It will target the 4 million or so households in Great Britain not heated by mains gas, who have to rely on heating such as coal, oil and electric fires, which tend to be more expensive and emit more carbon emissions.
It is open to householders in England, Scotland and Wales, who will be able to apply for grants of up to £1,250 to install systems such as biomass boilers, air and ground source heat pumps and solar thermal panels from 1st August 2011. It will operate on a first-come-first-served basis, and will close on 31st March 2012.
Part of the purpose of the scheme is to obtain further information on the behaviour of the technologies prior to the full commencement of the Renewable Heat Initiative (RHI). Therefore installations will be monitored and any metering equipment will be provided free of charge.
Participants will be required to complete surveys and provide feedback on their experiences.
“Today starts a new era in home heating," announced Climate Change Minister Greg Barker, “because we’re making it more economical for people to go green by providing discounts off the cost of eco heaters. This should be great news for people who are reliant on expensive oil or electric heating as the Premium Payment scheme is really aimed at them.
“Getting money off an eco heater will not just cut carbon emissions, it will also help create a market in developing, selling and installing kit like solar thermal panels or heat pumps.”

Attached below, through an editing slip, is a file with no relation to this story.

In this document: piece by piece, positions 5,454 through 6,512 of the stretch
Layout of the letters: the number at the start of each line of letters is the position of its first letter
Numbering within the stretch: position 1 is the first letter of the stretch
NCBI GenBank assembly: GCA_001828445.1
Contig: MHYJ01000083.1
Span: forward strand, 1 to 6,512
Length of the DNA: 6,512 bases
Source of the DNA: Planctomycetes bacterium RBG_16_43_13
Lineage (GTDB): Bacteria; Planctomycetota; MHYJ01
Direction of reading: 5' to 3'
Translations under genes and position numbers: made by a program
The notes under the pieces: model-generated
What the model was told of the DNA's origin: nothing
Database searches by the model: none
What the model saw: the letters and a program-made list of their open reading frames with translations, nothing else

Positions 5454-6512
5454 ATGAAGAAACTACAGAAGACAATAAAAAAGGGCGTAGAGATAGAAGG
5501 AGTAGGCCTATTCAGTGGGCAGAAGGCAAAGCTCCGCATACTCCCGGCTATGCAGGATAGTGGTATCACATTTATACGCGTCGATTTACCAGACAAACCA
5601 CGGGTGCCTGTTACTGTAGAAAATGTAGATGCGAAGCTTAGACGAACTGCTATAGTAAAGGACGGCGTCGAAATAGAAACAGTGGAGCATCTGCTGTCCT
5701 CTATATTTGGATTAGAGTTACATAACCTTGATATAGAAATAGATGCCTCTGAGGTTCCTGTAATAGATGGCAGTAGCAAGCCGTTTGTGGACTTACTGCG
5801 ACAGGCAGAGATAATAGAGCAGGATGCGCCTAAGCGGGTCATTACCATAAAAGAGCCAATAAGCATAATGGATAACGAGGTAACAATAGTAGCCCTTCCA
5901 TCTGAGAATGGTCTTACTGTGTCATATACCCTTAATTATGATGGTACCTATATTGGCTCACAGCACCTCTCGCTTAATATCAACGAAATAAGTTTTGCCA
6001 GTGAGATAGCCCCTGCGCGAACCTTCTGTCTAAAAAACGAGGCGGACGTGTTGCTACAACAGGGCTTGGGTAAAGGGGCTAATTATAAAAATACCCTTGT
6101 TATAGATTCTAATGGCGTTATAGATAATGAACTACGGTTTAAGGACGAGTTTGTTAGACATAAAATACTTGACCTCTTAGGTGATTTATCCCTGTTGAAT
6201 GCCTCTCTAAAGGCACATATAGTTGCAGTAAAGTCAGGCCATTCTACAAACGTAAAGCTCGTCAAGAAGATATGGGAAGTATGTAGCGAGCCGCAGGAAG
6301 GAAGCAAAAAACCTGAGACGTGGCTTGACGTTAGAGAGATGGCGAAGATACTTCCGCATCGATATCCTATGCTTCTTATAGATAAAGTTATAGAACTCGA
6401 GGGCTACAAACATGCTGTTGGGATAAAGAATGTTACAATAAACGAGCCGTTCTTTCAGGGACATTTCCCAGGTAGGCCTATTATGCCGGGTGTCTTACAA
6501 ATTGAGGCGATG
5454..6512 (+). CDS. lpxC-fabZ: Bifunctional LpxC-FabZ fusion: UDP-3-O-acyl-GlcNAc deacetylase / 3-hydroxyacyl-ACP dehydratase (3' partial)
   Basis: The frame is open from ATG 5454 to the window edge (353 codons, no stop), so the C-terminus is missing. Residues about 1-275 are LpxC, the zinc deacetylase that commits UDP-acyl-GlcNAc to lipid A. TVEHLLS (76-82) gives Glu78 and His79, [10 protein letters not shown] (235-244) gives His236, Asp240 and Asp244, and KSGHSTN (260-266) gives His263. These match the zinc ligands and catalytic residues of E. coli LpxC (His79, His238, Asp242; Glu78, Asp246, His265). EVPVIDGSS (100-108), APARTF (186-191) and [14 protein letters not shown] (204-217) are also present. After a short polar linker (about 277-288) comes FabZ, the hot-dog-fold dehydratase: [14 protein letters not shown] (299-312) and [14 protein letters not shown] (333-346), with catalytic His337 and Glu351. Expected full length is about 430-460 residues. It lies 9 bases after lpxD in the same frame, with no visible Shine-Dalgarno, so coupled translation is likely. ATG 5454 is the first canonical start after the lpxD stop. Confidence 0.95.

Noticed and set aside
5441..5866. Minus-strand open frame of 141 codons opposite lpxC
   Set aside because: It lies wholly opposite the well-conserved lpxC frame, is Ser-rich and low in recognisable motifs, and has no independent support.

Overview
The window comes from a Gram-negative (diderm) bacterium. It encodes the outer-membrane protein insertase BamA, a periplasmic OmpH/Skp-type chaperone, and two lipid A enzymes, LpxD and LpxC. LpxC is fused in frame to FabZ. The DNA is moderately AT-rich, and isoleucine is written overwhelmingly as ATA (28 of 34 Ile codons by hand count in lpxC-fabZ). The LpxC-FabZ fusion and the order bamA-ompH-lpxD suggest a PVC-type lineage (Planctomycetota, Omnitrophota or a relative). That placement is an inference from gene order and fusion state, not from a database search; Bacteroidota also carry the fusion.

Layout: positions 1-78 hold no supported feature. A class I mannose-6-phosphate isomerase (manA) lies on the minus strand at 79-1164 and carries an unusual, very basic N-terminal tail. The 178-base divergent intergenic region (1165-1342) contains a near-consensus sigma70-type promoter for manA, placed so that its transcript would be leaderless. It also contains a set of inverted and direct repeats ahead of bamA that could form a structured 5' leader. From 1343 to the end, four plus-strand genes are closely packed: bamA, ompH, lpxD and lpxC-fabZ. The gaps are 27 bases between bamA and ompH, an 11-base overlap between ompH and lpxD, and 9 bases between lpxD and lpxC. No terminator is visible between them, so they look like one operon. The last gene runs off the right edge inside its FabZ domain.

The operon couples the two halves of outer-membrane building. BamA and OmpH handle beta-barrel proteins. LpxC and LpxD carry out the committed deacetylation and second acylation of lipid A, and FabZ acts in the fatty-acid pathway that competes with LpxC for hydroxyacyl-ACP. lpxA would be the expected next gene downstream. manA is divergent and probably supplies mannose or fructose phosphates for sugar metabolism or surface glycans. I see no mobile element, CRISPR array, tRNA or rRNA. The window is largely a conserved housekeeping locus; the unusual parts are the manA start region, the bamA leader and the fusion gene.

The Premium Payment scheme is to be administered by the Energy Saving Trust, which has set up an information line, 0800 512 012 and a website.
Dwellings will have to have in place basic energy efficiency measures before householders can apply. The following technologies are eligible:
- Ground Source Heat Pumps - £1250 grant (for homes without mains gas heating)
- Biomass boilers - £950 grant (for homes without mains gas heating)
- Air source heat pumps - £850 grant (for homes without mains gas heating)
- Solar thermal hot water panels - £300 grant (available to all households regardless of the type of heating system used).
£3m of the £15m will be set aside for registered social landlords to improve their housing stock.
DECC will announce details of how to apply for these funds at a later date.
The Renewable Heat Incentive
The Renewable Heat Incentive is split into two tranches. The first, for industry, business and communities will be open for applications on 30th September, subject to State Aids Approval. The tariffs will be paid for 20 years to eligible technologies that have been installed since 15th July 2009 with payments made for each kWh of renewable heat produced.
Households will be able to apply a year later. The Government has confirmed that renewable heat installations installed in homes since 15th July 2009 could receive the Renewable Heat Incentive once it comes in, provided they meet the eligibility criteria.
They have also confirmed that this could include those who receive support under the RHPP scheme. The Government has not yet published its proposals for how the RHI will work in the domestic sector, including eligibility criteria.